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Holy Matrimony: Alcohol Plus SuperFoods?

Does Alcohol Destroy Nutrients in SuperFoods?
Dr. Lindsey Mcilvena, MD

In her day job, treating patients living with chronic disease, nutrition and lifestyle are not after-thoughts, they’re central to helping her patients get well. She’s also our go-to expert on plant-based diets.

When it comes to cocktails, these are the questions on everyone’s minds and lips:

  • Can I mix my SuperFoods with alcohol for a delicious happy hour treat?
  • Will the alcohol kill the SuperFoodiness of the blueberry, pomegranate or other fruit/veggie?
  • Will the nutrients of the SuperFoods combine with the nutrients in the alcohol to make a fountain of youth elixir powerhouse?
  • (And, while we’re at it) Is alcohol even good for us?

The answer is — as you may have already guessed — it all depends.

Studies have pointed to the possibility that low to moderate levels of drinking may help prevent heart disease—likely as a result of alcohol’s ability to thin the blood and also raise good cholesterol. The nurses health study showed lower rates of gallstones and type 2 diabetes in moderate drinkers as well. And, at times, a little booze can help us relax after a long day and feel a little more outgoing socially.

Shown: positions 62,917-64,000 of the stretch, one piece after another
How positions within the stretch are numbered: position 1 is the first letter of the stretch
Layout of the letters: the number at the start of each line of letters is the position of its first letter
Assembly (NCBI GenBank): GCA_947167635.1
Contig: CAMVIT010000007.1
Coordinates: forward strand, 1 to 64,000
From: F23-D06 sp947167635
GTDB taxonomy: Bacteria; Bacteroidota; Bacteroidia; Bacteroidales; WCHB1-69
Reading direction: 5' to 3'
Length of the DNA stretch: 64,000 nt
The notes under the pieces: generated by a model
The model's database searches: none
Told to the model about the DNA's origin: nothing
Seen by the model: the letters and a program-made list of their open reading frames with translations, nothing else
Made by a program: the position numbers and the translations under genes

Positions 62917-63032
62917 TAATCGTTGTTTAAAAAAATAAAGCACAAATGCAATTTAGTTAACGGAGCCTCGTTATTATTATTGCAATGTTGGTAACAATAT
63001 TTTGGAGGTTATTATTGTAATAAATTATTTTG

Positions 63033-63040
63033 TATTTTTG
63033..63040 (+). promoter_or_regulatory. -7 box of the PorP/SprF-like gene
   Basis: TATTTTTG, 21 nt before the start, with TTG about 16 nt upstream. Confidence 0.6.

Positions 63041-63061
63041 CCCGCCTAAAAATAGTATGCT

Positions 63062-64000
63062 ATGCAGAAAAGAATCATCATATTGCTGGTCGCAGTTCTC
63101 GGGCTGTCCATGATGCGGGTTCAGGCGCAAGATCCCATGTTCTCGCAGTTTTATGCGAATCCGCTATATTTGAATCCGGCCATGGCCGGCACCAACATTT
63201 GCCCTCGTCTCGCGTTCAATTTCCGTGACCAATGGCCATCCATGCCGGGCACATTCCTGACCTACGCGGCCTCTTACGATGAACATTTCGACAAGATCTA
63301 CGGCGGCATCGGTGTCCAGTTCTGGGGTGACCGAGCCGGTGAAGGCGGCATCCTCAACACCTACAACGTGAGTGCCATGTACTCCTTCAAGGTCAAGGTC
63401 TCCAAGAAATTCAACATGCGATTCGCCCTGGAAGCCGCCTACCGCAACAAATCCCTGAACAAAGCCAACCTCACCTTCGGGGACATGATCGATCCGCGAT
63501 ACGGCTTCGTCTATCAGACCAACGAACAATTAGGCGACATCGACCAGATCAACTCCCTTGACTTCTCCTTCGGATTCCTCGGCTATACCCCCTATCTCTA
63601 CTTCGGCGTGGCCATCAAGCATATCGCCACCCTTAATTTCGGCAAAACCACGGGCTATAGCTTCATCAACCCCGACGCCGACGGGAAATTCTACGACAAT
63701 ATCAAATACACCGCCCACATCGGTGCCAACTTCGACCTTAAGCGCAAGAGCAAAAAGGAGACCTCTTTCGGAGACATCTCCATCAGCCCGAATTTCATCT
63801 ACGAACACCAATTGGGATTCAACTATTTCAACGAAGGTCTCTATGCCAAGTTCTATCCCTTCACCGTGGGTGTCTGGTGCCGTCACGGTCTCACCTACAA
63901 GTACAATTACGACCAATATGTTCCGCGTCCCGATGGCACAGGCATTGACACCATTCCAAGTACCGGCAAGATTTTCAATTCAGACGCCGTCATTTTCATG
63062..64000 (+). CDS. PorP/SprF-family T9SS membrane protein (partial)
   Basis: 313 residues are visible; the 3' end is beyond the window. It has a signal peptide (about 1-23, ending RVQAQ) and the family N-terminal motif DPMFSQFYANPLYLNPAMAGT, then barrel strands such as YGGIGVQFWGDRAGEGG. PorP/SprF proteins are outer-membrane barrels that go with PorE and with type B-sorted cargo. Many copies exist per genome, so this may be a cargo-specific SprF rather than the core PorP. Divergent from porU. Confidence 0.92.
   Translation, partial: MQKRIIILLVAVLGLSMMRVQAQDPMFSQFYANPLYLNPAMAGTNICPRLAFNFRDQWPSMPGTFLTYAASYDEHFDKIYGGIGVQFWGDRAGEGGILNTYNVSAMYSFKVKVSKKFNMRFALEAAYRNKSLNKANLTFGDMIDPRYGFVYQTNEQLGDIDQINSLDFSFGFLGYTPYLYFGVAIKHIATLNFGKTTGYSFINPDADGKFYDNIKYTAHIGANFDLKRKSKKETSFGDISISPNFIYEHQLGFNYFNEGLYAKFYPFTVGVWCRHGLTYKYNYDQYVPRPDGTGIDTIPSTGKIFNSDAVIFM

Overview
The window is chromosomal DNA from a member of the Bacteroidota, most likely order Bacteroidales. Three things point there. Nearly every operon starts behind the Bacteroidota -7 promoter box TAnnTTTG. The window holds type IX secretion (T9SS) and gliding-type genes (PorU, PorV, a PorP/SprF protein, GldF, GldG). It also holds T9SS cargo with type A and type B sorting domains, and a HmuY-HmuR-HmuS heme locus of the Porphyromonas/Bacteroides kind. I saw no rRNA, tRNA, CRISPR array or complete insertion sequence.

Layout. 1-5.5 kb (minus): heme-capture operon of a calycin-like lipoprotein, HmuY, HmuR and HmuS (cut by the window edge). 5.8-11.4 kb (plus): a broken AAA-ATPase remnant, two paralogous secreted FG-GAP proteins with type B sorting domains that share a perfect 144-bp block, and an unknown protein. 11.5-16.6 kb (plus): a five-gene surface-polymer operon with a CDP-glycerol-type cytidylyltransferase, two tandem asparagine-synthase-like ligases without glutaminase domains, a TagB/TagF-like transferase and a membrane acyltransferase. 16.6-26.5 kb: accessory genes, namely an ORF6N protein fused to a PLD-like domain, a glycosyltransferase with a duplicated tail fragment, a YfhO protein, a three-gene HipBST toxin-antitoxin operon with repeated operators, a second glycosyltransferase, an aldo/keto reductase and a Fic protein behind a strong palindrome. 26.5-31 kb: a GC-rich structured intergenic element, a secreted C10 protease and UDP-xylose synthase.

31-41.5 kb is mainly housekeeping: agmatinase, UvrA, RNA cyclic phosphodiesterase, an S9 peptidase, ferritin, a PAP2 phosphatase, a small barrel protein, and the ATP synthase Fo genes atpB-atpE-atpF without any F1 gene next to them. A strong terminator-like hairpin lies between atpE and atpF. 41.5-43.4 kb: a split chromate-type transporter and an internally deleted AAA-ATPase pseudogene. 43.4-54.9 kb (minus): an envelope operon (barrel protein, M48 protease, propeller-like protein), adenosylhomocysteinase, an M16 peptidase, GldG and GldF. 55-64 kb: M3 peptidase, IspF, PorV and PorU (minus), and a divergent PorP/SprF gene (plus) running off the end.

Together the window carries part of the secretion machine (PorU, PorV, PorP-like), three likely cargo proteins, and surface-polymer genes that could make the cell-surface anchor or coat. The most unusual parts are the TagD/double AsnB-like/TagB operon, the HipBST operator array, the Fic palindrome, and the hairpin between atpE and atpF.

The key here is moderate drinking. One drink for a woman, one to two for a man. At this level it’s likely that you are still absorbing the antioxidants and polyphenols from your pomegranate portion of your pomegranate martini. But it’s not a fountain of youth, people, so go easy on it.

Heavy drinking is out! Not only does it wreck your heart, brain, liver, and ability to absorb SuperFood nutrients, but it can also make you act a fool, ruin relationships and wake up on Saturday morning with a giant case of “the guilties.”

Our thought? Go ahead and make a SuperFood-infused libation, but be careful. Alcoholism and binge drinking cause tens of thousands of deaths in the US every year. We want you around for a long, long, time.

Cheers!

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Sources: Alcohol Health & Research World, Alcohol Research & Health, Harvard T.H. Chan School of Public Health

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